11 STATEMENT OF PURPOSE OF MONTGOMERY COUNTY AGRICULTURAL LAND PRESERVATION BOARD It is the purpose of this program to protect viable agricultural lands by acquiring agricultural conservation easements that prevent the development or improvement of the land for any purpose other than agricultural production or a commercial equine activity. Further, it is the purpose of this program to: Encourage landowners to make a long-term commitment to agriculture by offering them financial incentives and security of land use. Protect farming operations in agricultural security areas from incompatible nonfarm uses that may render farming impracticable. Protect farming operations from complaints of public nuisance against normal farming procedures. Assure conservation of viable agricultural lands in order to protect the agricultural areas of this county. Provide compensation to landowners in exchange for their relinquishment of the right to develop their private property for a non-agricultural use. Maximize agricultural conservation easement purchase funds and protect the investment of taxpayers in agricultural conservation easements. Purchase agricultural conservation easements in perpetuity. -5-

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13 MINIMUM CRITERIA FOR APPLICATIONS RECEIVING COMMONWEALTH FUNDING Any landowners applying for easement purchase must first meet certain eligibility criteria before continuing the process. Landowners who may receive funding from the commonwealth must meet the criteria as required by Section 138e.16 of the state regulations and described on page 7. Easements purchased using Commonwealth funding may be acquired jointly with county funds or as multi-funded easements with state, county and municipal funding or with state and municipal funding. Landowners not meeting these minimum criteria may still be eligible if they meet the criteria listed on page 9, criteria for county-funded applications. Any easement qualifying for Act 43 funding may also be purchased using county-only or county and municipal funding. Before a site is ranked under the numerical ranking system, it will first be evaluated for the following minimum criteria to be eligible for state funding, as required by Section 138e.16 of the state regulations: The farmland easement area shall: A. Be one or more of the following: 1. Located in an agricultural security area consisting of 500 acres or more. 2. Bisected by the dividing line between two local government units, having the majority of its viable agricultural land within an agricultural security area of 500 acres or more and the remainder in another local government unit outside of an agricultural security area. 3. Bisected by the dividing line between the purchasing county and an adjoining county, having the land located in the purchasing county within an agricultural security area of 500 acres or more and the remainder in another county outside of an agricultural security area, and with respect to which one of the following applies: a. A mansion house on the tract is located within the purchasing county. b. When the mansion house on the tract is bisected by the dividing line between the two counties, the landowner has chosen the purchasing county as the situs of assessment for tax purposes. c. When there is no mansion house on the farmland tract, the majority of the tract s viable agricultural land is located in the purchasing county. B. Contain at least 50% of soils which are available for agricultural production or a commercial equine activity and are of Land Capability Classes I through IV, as defined by the USDA-NRCS. C. Contain the greater of 50% or 10 acres of harvested cropland, pasture, or grazing land. -7-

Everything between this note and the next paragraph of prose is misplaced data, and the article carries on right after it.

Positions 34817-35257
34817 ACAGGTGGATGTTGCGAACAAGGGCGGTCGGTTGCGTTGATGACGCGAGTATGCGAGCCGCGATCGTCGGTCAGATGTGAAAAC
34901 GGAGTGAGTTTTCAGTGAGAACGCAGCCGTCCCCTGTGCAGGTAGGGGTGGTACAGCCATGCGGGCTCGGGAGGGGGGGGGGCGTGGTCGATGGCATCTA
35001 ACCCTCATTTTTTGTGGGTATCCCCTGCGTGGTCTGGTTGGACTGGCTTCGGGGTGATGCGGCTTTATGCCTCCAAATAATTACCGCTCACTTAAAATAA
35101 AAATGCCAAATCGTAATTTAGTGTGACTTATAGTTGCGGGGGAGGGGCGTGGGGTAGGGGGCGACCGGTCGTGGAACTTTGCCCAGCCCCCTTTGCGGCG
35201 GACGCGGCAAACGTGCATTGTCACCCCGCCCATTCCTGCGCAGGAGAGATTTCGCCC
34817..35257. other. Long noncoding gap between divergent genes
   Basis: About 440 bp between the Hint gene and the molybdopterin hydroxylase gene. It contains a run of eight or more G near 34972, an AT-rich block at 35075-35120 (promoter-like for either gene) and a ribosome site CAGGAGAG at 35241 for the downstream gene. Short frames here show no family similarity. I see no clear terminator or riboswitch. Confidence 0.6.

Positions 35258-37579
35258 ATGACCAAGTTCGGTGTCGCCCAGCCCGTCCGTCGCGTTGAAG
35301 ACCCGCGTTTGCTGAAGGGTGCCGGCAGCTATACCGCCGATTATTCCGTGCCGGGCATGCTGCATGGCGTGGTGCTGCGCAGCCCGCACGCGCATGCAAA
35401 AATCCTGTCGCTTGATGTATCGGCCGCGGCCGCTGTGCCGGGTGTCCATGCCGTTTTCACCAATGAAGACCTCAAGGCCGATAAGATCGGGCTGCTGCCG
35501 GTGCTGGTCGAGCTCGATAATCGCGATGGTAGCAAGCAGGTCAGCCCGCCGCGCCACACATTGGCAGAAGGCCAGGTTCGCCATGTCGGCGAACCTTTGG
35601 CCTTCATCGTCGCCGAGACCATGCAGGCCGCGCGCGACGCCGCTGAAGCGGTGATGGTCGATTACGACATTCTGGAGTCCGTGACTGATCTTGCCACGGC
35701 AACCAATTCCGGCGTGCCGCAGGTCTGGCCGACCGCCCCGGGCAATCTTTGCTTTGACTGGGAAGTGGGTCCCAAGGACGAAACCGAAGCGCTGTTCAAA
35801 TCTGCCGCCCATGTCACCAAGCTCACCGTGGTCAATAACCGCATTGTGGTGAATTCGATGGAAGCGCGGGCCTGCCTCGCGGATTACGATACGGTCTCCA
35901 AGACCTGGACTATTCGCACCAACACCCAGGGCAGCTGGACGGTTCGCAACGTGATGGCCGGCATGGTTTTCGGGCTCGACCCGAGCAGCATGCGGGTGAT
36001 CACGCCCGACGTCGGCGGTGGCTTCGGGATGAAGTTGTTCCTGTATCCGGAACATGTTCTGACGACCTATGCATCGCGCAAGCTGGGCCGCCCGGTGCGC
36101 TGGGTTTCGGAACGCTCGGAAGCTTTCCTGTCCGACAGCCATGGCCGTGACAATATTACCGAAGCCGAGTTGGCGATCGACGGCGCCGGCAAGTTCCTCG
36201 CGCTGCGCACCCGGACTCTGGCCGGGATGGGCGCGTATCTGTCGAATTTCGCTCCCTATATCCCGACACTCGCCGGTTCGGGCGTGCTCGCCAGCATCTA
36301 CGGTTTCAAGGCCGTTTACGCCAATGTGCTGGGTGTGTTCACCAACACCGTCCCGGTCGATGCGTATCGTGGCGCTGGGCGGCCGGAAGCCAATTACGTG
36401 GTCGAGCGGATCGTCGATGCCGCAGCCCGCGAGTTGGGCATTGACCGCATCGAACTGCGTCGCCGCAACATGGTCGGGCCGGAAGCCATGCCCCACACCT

14 D. Be contiguous acreage of at least 35 acres in size unless the tract is at least 10 acres in size and is either utilized for a crop unique to the area or is contiguous to a property which has a perpetual conservation easement in place which is held by a qualified conservation organization as that term is defined in Section 170[h][3] of the Internal Revenue Code. Contiguous acreage is defined as all portions of one operational unit as described in the deed or deeds, whether or not the portions are divided by streams, public roads, bridges or railroads, and whether or not described as multiple tax parcels, tracts, purports, or other property identifiers. It includes supportive lands such as unpaved field access roads, drainage areas, border strips, hedgerows, submerged lands, marshes, ponds, and streams. State funds used for the purchase of an agricultural conservation easement less than 50 acres in size may include costs incidental to the purchase and shall not exceed 50% of the purchase price per acre, unless it is at least ten acres in size and is either utilized for a crop unique to the area or is contiguous to a property which has a perpetual conservation easement in place held by a qualified conservation organization as defined in section 170(h)(3) of the Internal Revenue Code of For these farms to be eligible for state funding, the county program shall require a minimum weighted value of 20% in the clustering potential section for prioritizing applications for agricultural conservation easement purchase. When a farm fails to meet Criterion B, C, or D, it may still be considered for preservation, using county funds (see page 9). Owners of these farms are encouraged to apply for preservation, but with the understanding that available funding may be limited. -8-